Peter Jackson Responds To Negative Critiques Of The First Hobbit Footage
There And Back Again
Last week, CinemaCon allowed theater owners, film journalists, and other lucky individuals to view ten minutes of Peter Jackson’s The Hobbit. But instead of walking out impressed by the content, a lot of viewers were left worrying about the film. No, they didn’t think Jackson made a bomb, they’re specifically concerned with the 48 frames per second filming technology turning audiences off. Well, Jackson has something to say about that.
I remember when I viewed the first trailer for The Hobbit. At the time, I didn’t know that the film was shot at 48 FPS but my brain did. There was something just slightly off that was registering on a subconscious level. And that is exactly what those who saw the ten minutes of footage are complaining about.
“When Warner Bros. showed off 10 minutes of footage this week at CinemaCon, the annual convention for theater owners, many attendees complained that this version of Middle Earth looked more like a movie set than the atmospheric, textured world seen in The Lord of the Rings trilogy,” writes Entertainment Weekly. “There was a lot of love for Jackson’s storytelling — the scenes of young Bilbo Baggins (Martin Freeman, from the British version of The Office) battling a trio of goblins, and Ian McKellen’s Gandalf exploring the tombs of the now-reanimated wringwraiths, received universal praise. Complaints only centered on the technology used to capture and project the footage.”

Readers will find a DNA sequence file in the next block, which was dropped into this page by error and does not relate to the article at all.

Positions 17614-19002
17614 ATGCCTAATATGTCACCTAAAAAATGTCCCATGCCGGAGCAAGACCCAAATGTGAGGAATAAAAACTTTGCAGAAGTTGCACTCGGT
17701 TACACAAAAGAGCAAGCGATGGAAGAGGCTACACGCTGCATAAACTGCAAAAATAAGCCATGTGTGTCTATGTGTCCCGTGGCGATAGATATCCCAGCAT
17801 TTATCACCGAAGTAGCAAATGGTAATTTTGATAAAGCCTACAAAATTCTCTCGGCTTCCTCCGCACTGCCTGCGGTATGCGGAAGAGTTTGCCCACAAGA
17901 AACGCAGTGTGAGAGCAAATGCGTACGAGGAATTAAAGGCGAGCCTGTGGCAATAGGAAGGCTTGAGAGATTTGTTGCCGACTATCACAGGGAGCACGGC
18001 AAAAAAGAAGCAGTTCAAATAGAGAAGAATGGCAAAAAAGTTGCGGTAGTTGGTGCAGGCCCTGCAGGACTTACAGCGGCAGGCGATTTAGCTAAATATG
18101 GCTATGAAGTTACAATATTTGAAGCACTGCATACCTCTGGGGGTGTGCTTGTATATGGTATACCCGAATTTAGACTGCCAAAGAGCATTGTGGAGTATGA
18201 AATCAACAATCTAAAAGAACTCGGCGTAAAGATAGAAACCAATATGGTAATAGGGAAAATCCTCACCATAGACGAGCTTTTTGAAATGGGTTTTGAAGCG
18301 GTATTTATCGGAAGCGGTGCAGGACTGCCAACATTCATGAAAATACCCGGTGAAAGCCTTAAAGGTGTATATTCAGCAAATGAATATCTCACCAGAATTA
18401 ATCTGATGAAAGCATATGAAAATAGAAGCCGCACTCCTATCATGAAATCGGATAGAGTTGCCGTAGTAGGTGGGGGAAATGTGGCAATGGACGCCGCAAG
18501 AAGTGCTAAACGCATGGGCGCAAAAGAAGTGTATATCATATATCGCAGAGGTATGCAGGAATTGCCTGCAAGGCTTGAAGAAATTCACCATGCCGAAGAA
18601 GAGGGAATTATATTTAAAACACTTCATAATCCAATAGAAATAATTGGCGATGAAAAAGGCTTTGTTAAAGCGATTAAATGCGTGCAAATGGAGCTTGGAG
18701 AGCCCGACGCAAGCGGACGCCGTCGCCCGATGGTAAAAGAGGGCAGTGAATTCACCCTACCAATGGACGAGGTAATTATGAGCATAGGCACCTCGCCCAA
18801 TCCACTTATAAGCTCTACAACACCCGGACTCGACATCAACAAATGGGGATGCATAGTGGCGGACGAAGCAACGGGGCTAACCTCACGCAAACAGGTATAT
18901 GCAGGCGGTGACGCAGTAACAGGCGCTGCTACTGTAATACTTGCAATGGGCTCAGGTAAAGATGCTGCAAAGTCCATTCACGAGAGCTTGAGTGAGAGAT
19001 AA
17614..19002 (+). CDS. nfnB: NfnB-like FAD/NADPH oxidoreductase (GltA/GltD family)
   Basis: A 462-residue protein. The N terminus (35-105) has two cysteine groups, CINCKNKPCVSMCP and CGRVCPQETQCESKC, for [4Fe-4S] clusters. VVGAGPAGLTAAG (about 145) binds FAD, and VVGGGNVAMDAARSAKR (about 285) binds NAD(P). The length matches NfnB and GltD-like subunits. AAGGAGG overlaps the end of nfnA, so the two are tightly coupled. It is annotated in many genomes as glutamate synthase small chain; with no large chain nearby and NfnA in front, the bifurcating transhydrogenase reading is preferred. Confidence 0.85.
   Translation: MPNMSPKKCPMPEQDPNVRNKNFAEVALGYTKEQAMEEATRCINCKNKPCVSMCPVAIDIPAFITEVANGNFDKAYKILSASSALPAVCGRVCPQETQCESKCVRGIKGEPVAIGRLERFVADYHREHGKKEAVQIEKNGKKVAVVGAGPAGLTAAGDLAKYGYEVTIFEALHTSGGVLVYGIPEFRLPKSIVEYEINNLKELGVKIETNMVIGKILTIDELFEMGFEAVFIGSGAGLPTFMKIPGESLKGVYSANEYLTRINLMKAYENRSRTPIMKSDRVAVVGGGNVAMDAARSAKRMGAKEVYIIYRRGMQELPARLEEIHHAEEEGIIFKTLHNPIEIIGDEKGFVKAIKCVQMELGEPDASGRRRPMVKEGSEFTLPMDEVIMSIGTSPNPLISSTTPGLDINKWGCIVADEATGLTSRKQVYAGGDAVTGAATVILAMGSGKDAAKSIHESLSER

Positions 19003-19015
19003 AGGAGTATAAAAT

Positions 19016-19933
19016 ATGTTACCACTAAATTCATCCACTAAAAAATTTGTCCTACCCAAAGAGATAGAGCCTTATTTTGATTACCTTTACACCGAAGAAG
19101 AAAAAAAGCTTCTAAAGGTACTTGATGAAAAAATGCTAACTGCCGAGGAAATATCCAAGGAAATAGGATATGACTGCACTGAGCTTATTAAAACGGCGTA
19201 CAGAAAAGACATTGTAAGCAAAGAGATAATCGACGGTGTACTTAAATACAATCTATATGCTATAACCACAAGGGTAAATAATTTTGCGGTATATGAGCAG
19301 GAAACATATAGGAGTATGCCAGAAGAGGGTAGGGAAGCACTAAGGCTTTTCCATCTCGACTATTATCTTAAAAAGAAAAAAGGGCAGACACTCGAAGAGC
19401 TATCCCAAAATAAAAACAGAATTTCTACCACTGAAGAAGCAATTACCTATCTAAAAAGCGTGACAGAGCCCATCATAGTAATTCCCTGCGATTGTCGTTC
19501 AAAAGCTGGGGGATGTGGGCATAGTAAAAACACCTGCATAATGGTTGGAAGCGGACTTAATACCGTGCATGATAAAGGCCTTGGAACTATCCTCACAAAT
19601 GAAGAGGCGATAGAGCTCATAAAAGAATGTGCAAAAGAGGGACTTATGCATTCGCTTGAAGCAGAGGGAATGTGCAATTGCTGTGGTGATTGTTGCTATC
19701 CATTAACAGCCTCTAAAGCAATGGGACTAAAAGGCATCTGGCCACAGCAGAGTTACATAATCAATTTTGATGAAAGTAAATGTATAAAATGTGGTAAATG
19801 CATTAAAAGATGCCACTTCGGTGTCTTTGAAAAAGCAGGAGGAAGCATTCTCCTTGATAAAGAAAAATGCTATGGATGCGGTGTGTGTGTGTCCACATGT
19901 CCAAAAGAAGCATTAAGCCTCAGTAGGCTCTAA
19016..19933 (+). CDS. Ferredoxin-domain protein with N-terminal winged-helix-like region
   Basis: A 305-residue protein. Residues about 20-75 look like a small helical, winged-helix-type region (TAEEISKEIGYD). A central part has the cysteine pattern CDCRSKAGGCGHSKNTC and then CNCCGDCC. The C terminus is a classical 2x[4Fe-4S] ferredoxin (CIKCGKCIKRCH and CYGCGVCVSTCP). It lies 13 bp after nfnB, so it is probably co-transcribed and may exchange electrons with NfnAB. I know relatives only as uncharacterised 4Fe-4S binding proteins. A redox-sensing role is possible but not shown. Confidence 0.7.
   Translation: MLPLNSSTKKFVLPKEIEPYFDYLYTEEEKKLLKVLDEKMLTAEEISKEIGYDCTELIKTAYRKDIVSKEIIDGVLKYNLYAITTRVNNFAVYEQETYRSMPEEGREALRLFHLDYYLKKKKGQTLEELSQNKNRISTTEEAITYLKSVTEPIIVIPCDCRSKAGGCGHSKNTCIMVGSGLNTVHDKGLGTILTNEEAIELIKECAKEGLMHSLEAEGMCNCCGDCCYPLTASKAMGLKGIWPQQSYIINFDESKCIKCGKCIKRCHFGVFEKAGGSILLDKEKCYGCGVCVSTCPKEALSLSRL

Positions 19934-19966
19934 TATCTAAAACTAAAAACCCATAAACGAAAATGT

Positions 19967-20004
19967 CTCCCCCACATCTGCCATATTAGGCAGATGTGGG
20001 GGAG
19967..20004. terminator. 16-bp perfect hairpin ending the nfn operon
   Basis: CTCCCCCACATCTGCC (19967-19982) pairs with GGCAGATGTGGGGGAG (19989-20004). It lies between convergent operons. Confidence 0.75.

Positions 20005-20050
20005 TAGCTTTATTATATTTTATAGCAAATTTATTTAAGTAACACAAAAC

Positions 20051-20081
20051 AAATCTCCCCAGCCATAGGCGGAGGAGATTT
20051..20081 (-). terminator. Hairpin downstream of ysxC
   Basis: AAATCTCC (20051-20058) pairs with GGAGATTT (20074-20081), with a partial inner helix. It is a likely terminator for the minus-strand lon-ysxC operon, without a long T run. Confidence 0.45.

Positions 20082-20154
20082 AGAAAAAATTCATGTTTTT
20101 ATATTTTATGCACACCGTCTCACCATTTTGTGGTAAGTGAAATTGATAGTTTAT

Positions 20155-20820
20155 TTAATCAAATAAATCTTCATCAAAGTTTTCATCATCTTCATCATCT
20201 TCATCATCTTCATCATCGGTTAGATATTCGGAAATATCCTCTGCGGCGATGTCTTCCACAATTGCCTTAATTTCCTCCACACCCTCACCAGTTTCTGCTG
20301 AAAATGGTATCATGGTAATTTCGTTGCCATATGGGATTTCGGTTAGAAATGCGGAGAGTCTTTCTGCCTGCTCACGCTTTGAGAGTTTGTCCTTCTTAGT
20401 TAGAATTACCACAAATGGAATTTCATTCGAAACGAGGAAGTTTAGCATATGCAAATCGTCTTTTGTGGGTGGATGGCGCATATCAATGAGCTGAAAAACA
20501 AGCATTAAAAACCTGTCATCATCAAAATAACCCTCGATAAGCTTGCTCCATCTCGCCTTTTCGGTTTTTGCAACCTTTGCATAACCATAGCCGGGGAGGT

Movies we’re used to watching were filmed at 24 FPS, at 48, images take on a more real-life quality, something some moviegoers may find off-putting. It’s so real, some say, that it looks fake. Though some say it makes 3D easier on the eyes.
“Nobody is going to stop. This technology is going to keep evolving,” said Jackson. “At first it’s unusual because you’ve never seen a movie like this before. It’s literally a new experience, but you know, that doesn’t last the entire experience of the film–not by any stretch, [just] 10 minutes or so. That’s a different experience than if you see a fast-cutting montage at a technical presentation.”
Jackson thinks viewers will “settle into it” once they actually see more than a few short minutes of the film on screen but that he knows there’s nothing he can do to convince people until then. “I can’t say anything,” he said. “Just like I can’t say anything to someone who doesn’t like fish. You can’t explain why fish tastes great and why they should enjoy it.”
But for those who still aren’t convinced they can handle the new technology, you’ll be happy to know you’ll be able to avoid it when the film debuts December 14. “The Hobbit: The Unexpected Journey will be available in six different ways: 3-D, 2-D, and IMAX 3-D, each one in both the traditional 24-frames style and the new 48-frames version,” writes EW.
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